STEMists improved essential skills for success in the 21st century, such as communication, organization, and decision making, along with advancing career readiness for STEM and non-STEM occupations (National Association of Colleges and Employers, 2015; Partnership for 21st Century Learning, 2015). Four of the five STEMists are currently pursuing STEM-related degrees and are on their way to filling jobs in the STEM pipeline.

Future of the STEMist Program

The STEMist program will continue increasing the scientific literacy of Oklahoma. New workshops in the areas of renewable energy, water conservation, and biotechnology will be taught by our STEMists. We continually receive programming requests from counties, including counties unreached in previous years. Our STEM impact will continue to expand in Oklahoma, and we recommend that Extension professionals in other states address the science literacy gap by replicating the STEMist program.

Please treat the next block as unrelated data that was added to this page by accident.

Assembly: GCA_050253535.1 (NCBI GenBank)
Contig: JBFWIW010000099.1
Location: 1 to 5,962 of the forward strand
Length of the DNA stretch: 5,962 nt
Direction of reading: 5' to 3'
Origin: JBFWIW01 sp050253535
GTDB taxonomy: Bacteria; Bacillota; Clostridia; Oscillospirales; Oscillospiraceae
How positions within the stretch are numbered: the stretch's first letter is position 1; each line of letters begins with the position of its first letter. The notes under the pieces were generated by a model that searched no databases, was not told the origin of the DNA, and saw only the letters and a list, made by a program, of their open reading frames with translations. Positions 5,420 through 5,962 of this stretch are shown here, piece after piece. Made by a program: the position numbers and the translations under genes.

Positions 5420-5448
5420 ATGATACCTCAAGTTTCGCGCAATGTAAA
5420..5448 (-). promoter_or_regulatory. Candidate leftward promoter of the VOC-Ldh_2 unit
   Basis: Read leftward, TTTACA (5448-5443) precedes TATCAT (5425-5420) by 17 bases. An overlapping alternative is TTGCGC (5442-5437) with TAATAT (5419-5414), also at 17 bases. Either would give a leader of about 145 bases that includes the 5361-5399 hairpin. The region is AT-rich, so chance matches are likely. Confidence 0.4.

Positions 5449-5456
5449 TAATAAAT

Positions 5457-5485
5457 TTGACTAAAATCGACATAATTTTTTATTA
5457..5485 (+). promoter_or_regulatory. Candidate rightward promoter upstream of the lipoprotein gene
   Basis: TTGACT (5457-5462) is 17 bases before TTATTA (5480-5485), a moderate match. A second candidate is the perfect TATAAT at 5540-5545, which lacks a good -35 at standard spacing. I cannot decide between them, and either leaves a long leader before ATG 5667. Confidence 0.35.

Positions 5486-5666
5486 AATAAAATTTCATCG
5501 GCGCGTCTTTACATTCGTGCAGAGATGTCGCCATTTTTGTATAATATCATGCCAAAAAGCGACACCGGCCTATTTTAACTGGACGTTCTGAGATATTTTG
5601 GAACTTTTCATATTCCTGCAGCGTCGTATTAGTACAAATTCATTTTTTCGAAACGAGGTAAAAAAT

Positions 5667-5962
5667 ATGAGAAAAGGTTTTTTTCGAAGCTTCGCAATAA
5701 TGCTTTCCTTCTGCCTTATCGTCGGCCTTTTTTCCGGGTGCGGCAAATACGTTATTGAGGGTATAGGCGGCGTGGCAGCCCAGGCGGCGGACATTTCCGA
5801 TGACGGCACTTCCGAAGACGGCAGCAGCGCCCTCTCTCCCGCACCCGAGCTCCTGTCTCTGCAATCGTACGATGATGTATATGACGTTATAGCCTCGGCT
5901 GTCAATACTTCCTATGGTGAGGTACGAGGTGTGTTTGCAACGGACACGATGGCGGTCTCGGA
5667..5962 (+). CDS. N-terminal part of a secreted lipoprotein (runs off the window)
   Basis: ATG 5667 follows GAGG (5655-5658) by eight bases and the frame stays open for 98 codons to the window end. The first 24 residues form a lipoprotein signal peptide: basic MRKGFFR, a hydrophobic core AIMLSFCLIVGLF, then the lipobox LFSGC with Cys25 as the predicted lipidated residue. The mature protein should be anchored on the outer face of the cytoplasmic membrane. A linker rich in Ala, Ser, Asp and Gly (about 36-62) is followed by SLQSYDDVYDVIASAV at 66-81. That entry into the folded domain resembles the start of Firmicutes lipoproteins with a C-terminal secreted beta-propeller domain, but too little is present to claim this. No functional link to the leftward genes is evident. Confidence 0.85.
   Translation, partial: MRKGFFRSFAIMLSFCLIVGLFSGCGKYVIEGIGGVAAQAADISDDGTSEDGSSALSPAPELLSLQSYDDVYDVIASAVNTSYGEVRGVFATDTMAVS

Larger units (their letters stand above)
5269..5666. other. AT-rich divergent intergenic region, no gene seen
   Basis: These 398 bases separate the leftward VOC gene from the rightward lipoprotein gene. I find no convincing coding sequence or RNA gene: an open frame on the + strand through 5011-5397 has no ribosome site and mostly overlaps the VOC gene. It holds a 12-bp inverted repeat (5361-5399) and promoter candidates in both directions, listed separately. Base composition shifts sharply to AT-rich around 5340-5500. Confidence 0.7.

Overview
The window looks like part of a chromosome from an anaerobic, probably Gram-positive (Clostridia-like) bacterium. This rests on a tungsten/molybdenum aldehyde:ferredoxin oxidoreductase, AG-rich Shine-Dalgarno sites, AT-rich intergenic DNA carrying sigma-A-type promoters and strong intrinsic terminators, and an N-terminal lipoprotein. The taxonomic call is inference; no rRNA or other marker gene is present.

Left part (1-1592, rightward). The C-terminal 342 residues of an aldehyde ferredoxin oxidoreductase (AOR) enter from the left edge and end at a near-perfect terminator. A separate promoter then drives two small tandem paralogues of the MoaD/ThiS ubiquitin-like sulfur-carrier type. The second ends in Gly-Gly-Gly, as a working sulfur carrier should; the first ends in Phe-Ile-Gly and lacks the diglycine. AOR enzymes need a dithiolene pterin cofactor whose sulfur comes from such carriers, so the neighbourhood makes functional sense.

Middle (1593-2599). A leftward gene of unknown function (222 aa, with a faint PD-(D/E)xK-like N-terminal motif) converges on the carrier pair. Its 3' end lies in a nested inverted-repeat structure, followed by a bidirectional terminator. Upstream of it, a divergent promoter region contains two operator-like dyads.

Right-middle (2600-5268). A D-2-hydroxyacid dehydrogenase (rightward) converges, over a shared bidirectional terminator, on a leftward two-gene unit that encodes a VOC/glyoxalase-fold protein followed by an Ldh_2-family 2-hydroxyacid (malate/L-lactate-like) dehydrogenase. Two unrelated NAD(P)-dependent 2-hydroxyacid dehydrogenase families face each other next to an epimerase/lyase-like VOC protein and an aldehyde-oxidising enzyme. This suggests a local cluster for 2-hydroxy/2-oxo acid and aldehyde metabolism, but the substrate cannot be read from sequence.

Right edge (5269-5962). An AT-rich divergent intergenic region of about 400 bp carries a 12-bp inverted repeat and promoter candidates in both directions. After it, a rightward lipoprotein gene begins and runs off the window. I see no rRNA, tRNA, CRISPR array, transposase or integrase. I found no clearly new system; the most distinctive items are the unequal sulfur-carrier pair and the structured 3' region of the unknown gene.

This material is based on work supported by the National Science Foundation under Grant No. OIA-1301789 Oklahoma EPSCOR.


National Association of Colleges and Employers. (2015). Career readiness competencies: Employer survey results. Retrieved from

National Science Board. (2018). Science and engineering indicators (Policy Companion Brief No. NSB-2018-7). Retrieved from

Partnership for 21st Century Learning. (2015). P21 framework definitions. Retrieved from

Rice, J. E., Rugg, B., & Davis, S. (2016). Minnesota 4-H science and agriculture challenge: Infusing agricultural science and engineering concepts into 4-H youth development. Journal of Extension, 54(3), Article 3IAW4. Available at: